“I really enjoy working with more than one sport,” Ghattas explained. “The community college level really lets you do that. It’s and environment I really enjoy.”

Putting an individual’s health in your hands can be an overwhelming experience.

However, Ghattas says that it comes with the territory. Having confidence in her own abilities is what allows her to take an athlete’s well being into her hands.

“I enjoy it because I trust my abilities,” Ghatas said. “I’ve gone to school for a long time. I know that I can take care of the athletes, and help them anyway that they need.”

Along with the opportunities that come naturally with being an athletic trainer, Ghattas says she enjoys the more personal aspect of the job that comes with helping young athletes reach their full potential in sports, as well as everything else.

“It’s about helping an athlete, seeing them grow, and become who they want to be,” said Ghattas. “I have athletes who are coming in, and they’re here trying to find their purpose, and I can help them get to where they want to be. I really enjoy helping, and providing a pathway for the kids to find what they want to do.”

Though she has only been on the Levelland campus a few months, Ghattas says she is more than ready to help the athletes, as well as other students, find out exactly what they want to get out of SPC.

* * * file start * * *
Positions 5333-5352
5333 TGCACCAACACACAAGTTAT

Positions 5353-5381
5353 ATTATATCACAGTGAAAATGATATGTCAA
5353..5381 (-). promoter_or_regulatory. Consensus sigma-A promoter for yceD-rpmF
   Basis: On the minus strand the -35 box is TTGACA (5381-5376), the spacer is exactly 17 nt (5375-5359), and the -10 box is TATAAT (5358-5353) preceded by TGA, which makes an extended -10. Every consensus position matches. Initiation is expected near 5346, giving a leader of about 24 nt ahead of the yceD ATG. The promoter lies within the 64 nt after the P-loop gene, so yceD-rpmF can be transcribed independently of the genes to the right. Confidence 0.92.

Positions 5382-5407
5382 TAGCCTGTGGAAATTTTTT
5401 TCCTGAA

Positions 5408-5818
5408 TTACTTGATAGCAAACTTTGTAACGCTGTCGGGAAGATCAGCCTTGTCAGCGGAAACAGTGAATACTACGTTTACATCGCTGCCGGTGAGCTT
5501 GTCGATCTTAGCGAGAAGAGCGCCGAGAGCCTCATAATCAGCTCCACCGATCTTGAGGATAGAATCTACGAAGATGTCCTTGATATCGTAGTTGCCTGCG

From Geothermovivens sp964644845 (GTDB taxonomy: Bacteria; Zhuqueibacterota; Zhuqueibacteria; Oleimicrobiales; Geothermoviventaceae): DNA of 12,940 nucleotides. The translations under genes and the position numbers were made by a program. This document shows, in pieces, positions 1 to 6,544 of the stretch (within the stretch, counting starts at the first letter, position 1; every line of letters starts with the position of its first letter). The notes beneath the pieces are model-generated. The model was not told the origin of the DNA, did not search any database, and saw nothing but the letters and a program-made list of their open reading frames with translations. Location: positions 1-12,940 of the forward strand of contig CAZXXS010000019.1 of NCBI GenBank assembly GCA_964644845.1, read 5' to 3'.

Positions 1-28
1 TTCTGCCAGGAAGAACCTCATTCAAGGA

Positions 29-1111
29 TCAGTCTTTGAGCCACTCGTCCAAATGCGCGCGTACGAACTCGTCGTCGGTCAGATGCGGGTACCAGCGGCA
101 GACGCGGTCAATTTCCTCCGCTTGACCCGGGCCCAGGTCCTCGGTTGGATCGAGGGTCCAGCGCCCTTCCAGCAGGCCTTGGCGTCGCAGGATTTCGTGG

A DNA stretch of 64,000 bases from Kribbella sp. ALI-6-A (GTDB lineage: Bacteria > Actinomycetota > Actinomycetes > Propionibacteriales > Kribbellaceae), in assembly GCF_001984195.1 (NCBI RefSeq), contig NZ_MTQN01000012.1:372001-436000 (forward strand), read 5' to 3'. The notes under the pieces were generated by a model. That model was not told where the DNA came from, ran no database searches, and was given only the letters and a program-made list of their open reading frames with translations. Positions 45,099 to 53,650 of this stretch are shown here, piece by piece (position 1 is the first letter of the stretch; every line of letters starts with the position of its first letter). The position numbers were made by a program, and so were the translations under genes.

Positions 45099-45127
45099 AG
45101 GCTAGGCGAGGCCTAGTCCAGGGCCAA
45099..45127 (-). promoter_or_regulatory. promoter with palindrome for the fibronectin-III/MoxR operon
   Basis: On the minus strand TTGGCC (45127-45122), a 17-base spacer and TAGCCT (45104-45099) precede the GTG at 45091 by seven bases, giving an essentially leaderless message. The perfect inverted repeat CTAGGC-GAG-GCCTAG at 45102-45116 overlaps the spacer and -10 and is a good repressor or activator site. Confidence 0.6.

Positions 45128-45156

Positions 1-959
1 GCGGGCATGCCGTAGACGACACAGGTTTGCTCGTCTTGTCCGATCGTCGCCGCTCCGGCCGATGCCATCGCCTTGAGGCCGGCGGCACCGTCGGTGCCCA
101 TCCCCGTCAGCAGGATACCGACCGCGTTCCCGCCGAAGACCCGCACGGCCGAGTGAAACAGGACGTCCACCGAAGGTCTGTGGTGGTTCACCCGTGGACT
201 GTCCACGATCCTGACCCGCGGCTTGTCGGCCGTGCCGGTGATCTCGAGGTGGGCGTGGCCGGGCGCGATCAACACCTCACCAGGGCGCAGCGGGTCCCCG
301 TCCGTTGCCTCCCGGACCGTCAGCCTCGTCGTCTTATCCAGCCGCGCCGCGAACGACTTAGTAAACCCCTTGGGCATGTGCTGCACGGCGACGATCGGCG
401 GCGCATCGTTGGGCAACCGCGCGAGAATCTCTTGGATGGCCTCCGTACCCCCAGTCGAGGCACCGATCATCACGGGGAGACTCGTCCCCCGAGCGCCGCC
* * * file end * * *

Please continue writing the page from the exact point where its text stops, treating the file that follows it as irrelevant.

“I really encourage anyone who is interested in the athletic training profession, or even any kind of exercise science, to come in and talk to me or Will,” said Ghattas. “We can help in any way to provide some kind of direction for them so they can do what they want to do.”

Herring, Kimball ready to help regain recognition for Lady Texans

by: NICK ALVARADO/Editorial Assistant

This season, the South Plains College women’s basketball team will have two new assistant coaches alongside new head coach Cayla Petree.

New assistant coach Kyle Herring looks to take on this new challenge as he helps bring the Lady Texans back to the national spotlight. “I’ve had 19 years of coaching in my career,” Herring said.

He comes to SPC from Chipola College, located in Marianna, Fla., where he helped Chipola to a National Junior Collegiate Athletic Association championship. Herring began his coaching career at his alma mater, Southeastern Illinois College, where he earned his associate’s degree in Liberal Studies. He later earned a bachelor’s degree at Detroit-Mercy University.

“I came here for Coach Petree,” says Herring. “I was the first to congratulate her, and I’ve known her for nine years. She is full of energy and a good person to learn from.”

While Herring was at Chipola, the teams posted an impressive 69-3 record overall. He also spent one year at Clarksville Academy before moving to Chiopla College.

“Our motto for this year is win, graduate, scholarship,” Herring said. “I plan to help each player improve on a daily basis. We are talented and need to learn every drill every day.”

With numerous fresh faces on the Lady Texans, expectations are high and coaches plan to get the team back on the national level once again.

New women’s assistant basketball coach Brock Kimball at Texan Dome. JAYCEE CALDWELL/PLAINSMAN PRESS
New women’s assistant basketball coach Kyle Herring at Texan Dome. JAYCEE CALDWELL/PLAINSMAN PRESS

“We believe that this is a chance for South Plains College to become known on a national level again and trying to be in the top 25 once again,” said Herring. “I’m enjoying it. I’m learning the on and off-court routines. The main reason I came here is because of Coach Petree.”